Another huge drawback is that in attempting to get a high score, you might burn yourself out on the game, which violates one of my core principles for the competitions.

Again, it's not that I like this idea especially, it's that when brainstorming, all ideas are worth bringing up. You don't know if an idea is good or bad until you have enough of them to compare. And this might inspire one of you to have a good idea that turns my bad idea into a great idea.

We Don't Have To Trash Everything

By that I mean, I think all options are on the table. We can change anything we want about the competitions, but we don't need to (and shouldn't—not all at once anyway) change everything. We should probably just pick a handful of things that would be worth trying out on the next comp, and then maybe plan on another short retro at the end of the next competition and keep revising.

Any Thoughts on Competition Length?

I know this is a topic we've already considered when we were scheduling things, but competition length is still on the table. So if you've got something that you want to say about it, please do so.

Likewise, any feelings about the 4 competitions per year thing? And the spacing that we currently have set up? (4 30-day comps, arranged in pairs so that Spring/Summer and Fall/Winter can be turned into 100-day competitions if you include the time between them.

I probably won't make it to the chat room discussion tomorrow, so here's where I'm at on things:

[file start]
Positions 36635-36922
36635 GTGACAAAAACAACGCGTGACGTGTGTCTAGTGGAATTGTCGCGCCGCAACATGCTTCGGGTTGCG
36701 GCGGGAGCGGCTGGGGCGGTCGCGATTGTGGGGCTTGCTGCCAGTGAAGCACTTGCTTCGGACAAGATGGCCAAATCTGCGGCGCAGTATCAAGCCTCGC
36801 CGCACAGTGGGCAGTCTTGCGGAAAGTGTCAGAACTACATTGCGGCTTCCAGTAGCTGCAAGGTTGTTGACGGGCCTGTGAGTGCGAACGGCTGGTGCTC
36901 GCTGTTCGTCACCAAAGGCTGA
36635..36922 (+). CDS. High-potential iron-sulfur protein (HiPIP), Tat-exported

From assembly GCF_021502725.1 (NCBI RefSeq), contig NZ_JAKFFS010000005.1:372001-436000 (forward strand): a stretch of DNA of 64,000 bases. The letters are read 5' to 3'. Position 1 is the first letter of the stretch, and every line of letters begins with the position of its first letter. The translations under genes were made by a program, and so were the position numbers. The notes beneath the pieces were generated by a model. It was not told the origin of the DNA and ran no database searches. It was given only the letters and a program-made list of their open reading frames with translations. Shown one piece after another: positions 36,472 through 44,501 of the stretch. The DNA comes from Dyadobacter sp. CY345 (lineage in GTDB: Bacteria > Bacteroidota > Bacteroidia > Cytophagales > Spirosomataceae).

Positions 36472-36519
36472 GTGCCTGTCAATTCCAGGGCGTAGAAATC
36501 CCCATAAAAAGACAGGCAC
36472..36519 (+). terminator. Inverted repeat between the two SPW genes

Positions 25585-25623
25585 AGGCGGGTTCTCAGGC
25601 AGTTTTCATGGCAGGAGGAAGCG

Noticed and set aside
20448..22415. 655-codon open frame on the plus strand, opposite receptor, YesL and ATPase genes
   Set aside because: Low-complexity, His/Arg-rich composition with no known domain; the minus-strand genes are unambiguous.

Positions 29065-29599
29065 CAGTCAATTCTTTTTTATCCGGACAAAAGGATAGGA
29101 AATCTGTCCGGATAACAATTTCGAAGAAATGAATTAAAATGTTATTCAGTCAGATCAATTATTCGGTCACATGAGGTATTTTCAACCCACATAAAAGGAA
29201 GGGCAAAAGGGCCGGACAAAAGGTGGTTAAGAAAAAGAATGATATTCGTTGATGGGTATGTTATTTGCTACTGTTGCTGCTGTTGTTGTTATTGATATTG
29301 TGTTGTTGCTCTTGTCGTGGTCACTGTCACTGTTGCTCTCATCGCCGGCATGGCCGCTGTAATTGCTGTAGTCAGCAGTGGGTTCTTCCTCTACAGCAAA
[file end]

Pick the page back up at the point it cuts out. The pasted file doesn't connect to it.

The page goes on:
I agree with RB about dropping the themes (they were fun for the first few competitions, but really haven't been important for a while now), moving the focus of competitions off of starting a new project every time, and doing more to encourage a discussion of the game development process itself.

However, I'm not interested in the idea of staking money on the progress I make in competitions (I don't think I'd find it particularly helpful or enjoyable), and I don't think our ideal for sprint reviews should involve a live demo, for a few reasons. First of all, as Brett pointed out, one week of progress is typically not going to be enough to warrant a demo, even as a simple checking-in. Second, it takes enough set-up and time to put together a weekly live demo that would probably inadvertently discourage new-comers or casual participants from joining in on sprint reviews. Instead, I think we should simply encourage a weekly text update (around the lines of what I've been doing recently, that outlines what was accomplished and what the goals are for the next week) so that it's easy to provide updates that don't have to be awesome, but still something that has some sense of accountability.

In my opinion, a really important part of the competitions is the motivation it provides for consistently doing some game development, and we've discussed that the basic principle of signing up and making a thread for your project makes you more likely to follow through because of all the people you just told your plans to, but I think regular updates is an important extension of this and should be easy enough to join in on that there isn't a hesitation to do so, which is why I think we should encourage weekly text updates as the ideal (although certainly anyone who wants to do a live demo or record video or something else would be more than welcome to!).